May 18 marks the 36th anniversary of the catastrophic eruption of Mount St. Helens. The eruption remains a seminal historical event; studying it and its aftermath revolutionized the way scientists approach the field of volcanology. Not only was the eruption spectacular, it occurred in daytime, at an accessible volcano, in a country with the resources to transform disaster into scientific opportunity, amid a transformation in digital technology. Lives lost and the impact of the eruption on people and infrastructure downstream and downwind made it imperative for scientists to investigate events and work with communities to lessen losses from future eruptions. Follow the signs and symptoms of volcanic unrest that led to the May 18, 1980 eruption in the volcano activity update archives. Sign up with the Volcano Notification Service to receive news of current activity and join the discussion on USGS Volcanoes Facebook.
At Mount Hood, a swarm of small earthquakes was detected May 15-16, 2016. Studies of past swarms have concluded that they likely are occurring on pre-existing regional faults and are best thought of as "tectonic" earthquakes rather than earthquakes directly linked to magmatic processes.
The earthquakes in this swarm are located 2-3 miles south of the summit of Mount Hood at depths of 2-3 miles below sea level. The largest event was a magnitude 1.8. Earthquake rates reached as many as 20 earthquakes per hour, peaking between 6-7 am on May 16 before decreasing later in the day. The Pacific Northwest Seismic Network (PNSN) located nearly 60 earthquakes; many more events occurred that were too small to be located. This swarm is very typical for Mount Hood because it is located several miles away from the summit vent – it is rare to see swarms occur directly beneath the summit.
Swarms are not uncommon in the Mount Hood area, which typically experiences one or two swarms per year that last for several days to weeks. The most energetic swarm recorded to-date occurred in June-July of 2002, which included a magnitude 4.5 that was broadly felt in the Government Camp area. The current swarm is much, much smaller than the 2002 swarm, both in terms of earthquake size and in number. A paper published in 2005 by J. Jones and S.D. Malone studied Mount Hood swarms in great detail; read more in a PNSN 2012 blog.
Beginning March 14, 2016, a number of small magnitude earthquakes have occurred beneath Mount St. Helens, at a depth between 2 and 7 km (1.2 to 4 miles). Over the last 8 weeks, there have been over 130 earthquakes formally located by the Pacific Northwest Seismic Network and many more earthquakes too small to be located. The earthquakes have low magnitudes of 0.5 or less; the largest a magnitude 1.3. Earthquake rates have been steadily increasing since March, reaching nearly 40 located earthquakes per week. These earthquakes are too small to be felt at the surface.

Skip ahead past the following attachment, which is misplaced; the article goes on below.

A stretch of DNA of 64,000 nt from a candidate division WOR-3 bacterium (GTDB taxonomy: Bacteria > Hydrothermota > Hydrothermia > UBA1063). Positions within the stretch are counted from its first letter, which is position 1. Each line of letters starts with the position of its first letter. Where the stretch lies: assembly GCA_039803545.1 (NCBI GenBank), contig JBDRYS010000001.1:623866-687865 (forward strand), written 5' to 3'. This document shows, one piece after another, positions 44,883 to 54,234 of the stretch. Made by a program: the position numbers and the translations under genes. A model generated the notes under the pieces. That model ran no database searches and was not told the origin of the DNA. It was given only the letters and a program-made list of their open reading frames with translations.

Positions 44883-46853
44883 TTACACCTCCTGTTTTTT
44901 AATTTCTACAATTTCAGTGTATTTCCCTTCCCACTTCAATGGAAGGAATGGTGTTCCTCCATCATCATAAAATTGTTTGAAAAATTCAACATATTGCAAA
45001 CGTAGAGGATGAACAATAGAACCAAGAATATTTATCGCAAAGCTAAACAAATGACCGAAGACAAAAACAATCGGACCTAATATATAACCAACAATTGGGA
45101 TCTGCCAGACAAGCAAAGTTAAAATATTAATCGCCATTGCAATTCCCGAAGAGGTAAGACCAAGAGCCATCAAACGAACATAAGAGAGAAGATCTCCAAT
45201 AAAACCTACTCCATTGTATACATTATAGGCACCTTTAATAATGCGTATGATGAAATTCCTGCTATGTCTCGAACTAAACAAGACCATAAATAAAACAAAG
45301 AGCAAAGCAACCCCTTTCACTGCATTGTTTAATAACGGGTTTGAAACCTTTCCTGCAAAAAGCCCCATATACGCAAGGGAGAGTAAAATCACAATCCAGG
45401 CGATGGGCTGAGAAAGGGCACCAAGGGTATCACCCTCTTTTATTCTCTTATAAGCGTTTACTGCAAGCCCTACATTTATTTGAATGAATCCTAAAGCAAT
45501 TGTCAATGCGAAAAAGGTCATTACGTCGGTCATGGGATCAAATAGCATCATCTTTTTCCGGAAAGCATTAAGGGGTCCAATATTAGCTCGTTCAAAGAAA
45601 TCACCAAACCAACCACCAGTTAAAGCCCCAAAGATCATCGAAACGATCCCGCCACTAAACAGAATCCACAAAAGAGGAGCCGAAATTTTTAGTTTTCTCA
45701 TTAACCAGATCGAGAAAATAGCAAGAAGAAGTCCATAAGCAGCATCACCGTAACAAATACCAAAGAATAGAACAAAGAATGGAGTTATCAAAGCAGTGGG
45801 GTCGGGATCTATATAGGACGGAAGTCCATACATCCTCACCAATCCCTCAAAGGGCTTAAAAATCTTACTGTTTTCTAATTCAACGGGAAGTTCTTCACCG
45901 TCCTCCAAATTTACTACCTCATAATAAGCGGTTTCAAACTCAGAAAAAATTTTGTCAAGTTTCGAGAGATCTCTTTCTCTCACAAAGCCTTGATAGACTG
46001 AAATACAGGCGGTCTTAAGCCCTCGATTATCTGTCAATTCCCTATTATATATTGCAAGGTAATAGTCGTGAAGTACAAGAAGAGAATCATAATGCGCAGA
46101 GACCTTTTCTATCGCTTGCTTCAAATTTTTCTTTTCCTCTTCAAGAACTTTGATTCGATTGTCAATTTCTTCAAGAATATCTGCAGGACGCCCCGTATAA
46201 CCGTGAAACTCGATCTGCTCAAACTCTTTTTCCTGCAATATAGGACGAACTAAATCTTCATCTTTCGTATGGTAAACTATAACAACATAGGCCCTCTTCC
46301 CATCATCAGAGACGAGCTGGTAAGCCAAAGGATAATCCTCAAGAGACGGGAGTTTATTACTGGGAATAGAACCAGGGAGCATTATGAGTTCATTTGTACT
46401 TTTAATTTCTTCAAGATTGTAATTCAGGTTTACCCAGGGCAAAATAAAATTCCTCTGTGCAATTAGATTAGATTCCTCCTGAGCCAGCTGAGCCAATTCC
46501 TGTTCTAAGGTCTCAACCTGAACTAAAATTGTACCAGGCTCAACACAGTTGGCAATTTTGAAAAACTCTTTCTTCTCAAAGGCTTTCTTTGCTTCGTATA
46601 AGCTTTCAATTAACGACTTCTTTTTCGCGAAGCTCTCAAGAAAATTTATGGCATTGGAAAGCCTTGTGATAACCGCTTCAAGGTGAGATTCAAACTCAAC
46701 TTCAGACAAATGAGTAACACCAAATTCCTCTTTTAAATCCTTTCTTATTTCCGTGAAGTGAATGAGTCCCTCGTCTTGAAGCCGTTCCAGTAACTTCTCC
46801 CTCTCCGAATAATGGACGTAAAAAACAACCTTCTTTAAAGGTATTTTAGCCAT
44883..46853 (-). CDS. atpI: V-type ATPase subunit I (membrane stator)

The earthquakes are volcano-tectonic in nature, indicative of a slip on a small fault. Such events are commonly seen in active hydrothermal and magmatic systems. The magma chamber is likely imparting its own stresses on the crust around and above it, as the system slowly recharges. The stress drives fluids through cracks, producing the small quakes. The current pattern of seismicity is similar to swarms seen at Mount St. Helens in 2013 and 2014; recharge swarms in the 1990s had much higher earthquake rates and energy release.
No anomalous gases, increases in ground inflation or shallow seismicity have been detected with this swarm, and there are no signs of an imminent eruption. As was observed at Mount St. Helens between 1987-2004, recharge can continue for many years beneath a volcano without an eruption.For more information, see the Activity Updates for Volcanoes in CVO Area of Responsibility and Earthquake Monitoring at Mount St. Helens.
On March 14, 2016, the seismic network at Mount St. Helens began detecting small magnitude earthquakes at a depth of 3–4 km beneath the crater. Twelve earthquakes have been formally located and the local seismic network detected at least 100 earthquakes too small to be recorded on enough seismometers to calculate a location. Many of the earthquakes have similar seismic signatures, suggesting they are occurring in the same area as the located earthquakes. According to the Pacific Northwest Seismic Network, the largest earthquake over a four-day period was a Magnitude 0.7, an event that would not be felt even if you were standing on the surface above it.
These types of volcano-tectonic earthquakes beneath Mount St. Helens are likely associated with the recharge of the volcano. After the 2004-2008 eruption, subtle inflation of the ground surface and seismicity indicate that the magma reservoir beneath Mount St. Helens is slowly re-pressurizing, as it did after the conclusion of the 1980-1986 eruption. This is to be expected and it does not indicate that the volcano is likely to erupt anytime soon. Re-pressurization of a volcano's magma reservoir is commonly observed at volcanoes that erupted recently, and recharge can continue for many years without an eruption. For more information, see the Activity Updates for Volcanoes in CVO Area of Responsibility and Earthquake Monitoring at Mount St. Helens.
Join us July 25–29, 2016, for a 5-day educator workshop at Mount Rainier. The workshop features informative talks on Cascade volcanoes and volcanic processes, ideas for classroom activities, hikes into the field, and tips for organizing school field trips to visit the volcano. There is no charge for this workshop and camping is available to participants. Registration information is at the Mount Rainier Teacher Professional Development webpage.